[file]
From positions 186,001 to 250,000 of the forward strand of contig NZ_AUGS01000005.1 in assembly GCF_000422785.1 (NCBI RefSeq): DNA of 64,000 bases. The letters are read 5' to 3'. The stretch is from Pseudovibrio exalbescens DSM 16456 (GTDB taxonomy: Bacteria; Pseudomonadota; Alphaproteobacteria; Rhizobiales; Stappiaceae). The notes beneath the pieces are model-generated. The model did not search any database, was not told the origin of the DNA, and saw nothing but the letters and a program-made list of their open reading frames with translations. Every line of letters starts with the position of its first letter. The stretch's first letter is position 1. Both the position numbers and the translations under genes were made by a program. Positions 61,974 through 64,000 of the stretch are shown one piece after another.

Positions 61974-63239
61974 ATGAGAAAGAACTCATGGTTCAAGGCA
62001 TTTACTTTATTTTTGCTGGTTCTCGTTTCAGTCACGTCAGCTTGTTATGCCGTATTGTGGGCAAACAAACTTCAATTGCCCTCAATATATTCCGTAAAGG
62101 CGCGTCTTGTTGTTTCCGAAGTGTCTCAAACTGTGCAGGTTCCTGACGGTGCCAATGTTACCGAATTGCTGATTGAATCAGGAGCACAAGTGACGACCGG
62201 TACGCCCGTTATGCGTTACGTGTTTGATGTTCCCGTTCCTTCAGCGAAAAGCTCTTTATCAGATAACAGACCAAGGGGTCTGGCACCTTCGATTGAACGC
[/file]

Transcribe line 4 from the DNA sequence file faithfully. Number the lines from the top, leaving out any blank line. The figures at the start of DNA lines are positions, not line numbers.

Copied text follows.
62001 TTTACTTTATTTTTGCTGGTTCTCGTTTCAGTCACGTCAGCTTGTTATGCCGTATTGTGGGCAAACAAACTTCAATTGCCCTCAATATATTCCGTAAAGG